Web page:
Australian Rivers Institute marine ecologist and eco-toxicologist Dr Jason van de Merwe said the cell bank was established to address the lack of available marine wildlife cell cultures for research purposes.
“Cell cultures are an increasingly valuable, ethical and novel tool for research into biological processes and health assessment of humans and animals,” Dr van de Merwe said.
“However, their application to understanding the biology and health of marine wildlife has been limited, largely driven by the lack of available cell cultures for these species.
“In this project, we store established cell cultures from a whole range of marine species, including whales, dolphins, dugong and even endangered species of sea turtles.”
Access to the bank is available to researchers worldwide, with frozen samples of cell cultures shipped on request.
“We want to then make these cell cultures available to researchers all over the world to increase our understanding about marine wildlife and how they are being impacted by changes to our oceans,” he said.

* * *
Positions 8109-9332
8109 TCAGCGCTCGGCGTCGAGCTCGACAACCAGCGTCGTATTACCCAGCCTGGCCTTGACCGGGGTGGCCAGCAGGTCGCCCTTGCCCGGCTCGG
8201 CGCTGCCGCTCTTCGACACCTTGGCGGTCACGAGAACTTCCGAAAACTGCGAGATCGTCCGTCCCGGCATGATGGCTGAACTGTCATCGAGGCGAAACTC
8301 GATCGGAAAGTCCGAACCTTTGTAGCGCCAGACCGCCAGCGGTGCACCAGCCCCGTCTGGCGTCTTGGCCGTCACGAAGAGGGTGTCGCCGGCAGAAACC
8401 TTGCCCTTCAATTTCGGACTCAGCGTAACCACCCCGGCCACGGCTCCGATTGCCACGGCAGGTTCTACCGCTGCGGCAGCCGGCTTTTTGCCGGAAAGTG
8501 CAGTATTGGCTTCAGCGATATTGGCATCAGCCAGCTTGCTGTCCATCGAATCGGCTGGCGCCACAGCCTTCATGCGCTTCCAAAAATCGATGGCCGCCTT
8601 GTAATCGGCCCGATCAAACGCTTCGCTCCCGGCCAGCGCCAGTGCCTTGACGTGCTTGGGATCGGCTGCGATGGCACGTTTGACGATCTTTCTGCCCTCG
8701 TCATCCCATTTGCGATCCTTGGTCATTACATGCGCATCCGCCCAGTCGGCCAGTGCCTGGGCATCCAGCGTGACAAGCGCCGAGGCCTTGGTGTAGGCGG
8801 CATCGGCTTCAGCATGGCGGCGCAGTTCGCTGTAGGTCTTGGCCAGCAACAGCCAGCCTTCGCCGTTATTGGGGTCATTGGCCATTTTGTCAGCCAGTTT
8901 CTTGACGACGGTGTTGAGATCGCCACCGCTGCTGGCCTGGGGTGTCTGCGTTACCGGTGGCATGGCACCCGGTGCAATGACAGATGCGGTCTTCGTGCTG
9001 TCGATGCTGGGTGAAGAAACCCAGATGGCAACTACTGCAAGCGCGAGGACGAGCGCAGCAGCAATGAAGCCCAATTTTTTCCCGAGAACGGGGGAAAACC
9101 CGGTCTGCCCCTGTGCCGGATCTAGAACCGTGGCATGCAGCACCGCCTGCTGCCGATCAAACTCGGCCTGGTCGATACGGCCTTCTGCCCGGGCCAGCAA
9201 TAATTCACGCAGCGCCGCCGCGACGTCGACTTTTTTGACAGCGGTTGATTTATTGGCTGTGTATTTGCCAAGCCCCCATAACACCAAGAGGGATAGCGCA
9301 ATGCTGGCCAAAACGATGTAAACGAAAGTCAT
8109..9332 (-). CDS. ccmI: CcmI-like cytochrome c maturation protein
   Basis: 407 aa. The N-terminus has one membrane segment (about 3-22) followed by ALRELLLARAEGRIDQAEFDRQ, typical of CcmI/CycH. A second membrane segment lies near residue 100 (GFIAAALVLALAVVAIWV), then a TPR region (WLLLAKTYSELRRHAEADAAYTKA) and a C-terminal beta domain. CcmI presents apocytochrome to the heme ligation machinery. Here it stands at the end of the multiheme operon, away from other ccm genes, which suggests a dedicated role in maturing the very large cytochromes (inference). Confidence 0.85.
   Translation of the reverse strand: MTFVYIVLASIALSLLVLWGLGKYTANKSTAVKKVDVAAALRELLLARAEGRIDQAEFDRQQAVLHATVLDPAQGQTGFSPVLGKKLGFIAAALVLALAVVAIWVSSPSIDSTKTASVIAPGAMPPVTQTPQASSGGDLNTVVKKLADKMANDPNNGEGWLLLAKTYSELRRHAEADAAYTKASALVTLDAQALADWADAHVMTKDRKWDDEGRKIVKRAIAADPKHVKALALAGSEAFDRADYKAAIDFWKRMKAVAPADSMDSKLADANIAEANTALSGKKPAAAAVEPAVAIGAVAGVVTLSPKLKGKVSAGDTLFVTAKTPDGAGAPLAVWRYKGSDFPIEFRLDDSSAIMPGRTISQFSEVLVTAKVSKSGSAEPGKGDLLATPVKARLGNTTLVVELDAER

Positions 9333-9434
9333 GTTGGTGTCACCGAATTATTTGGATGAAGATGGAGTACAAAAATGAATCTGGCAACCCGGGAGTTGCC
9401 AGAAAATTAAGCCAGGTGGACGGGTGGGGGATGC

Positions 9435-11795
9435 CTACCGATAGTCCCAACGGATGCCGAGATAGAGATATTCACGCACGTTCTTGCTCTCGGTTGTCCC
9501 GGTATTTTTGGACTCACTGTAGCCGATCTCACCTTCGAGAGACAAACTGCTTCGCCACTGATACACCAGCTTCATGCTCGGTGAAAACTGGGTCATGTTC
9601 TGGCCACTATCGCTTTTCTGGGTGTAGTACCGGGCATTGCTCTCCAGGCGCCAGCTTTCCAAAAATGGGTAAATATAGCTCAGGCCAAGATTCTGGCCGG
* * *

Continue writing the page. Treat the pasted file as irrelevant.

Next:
“Our goal is to have a cell culture from every marine species on the planet.”
The Griffith Sciences researcher said while he primarily uses cell cultures for toxicological studies, they can also be used for studies on virology, microbiology, physiology and more.
“Previously we have used cell cultures to investigate toxicity in sea turtles foraging in urban and industrialised areas like Moreton Bay and Gladstone Harbour, and nesting at Mon Repos, near sugar cane farms (see video below),” Dr van de Merwe said.
“This cell bank facilitates species-specific research, enhancing management and conservation of Australian marine wildlife and providing a platform for the international scientific community to research these often-threatened animals.”
Collaboration is required to gather the cell cultures, with Sea World providing some of the tissue samples for cell cultures currently in the bank. Dr van de Merwe is now searching for partners to bolster collection efforts.
“All cell cultures are established from a small tissue sample, about the size of a peanut,” he said.
“This can be collected from a stranded animal, an animal in captivity during routine health checks, or an animal sampled in the wild.
“We are calling for rescue and rehabilitation organisations, animal parks and other researchers working with these animals to provide tissue samples for establishment of new cell cultures.”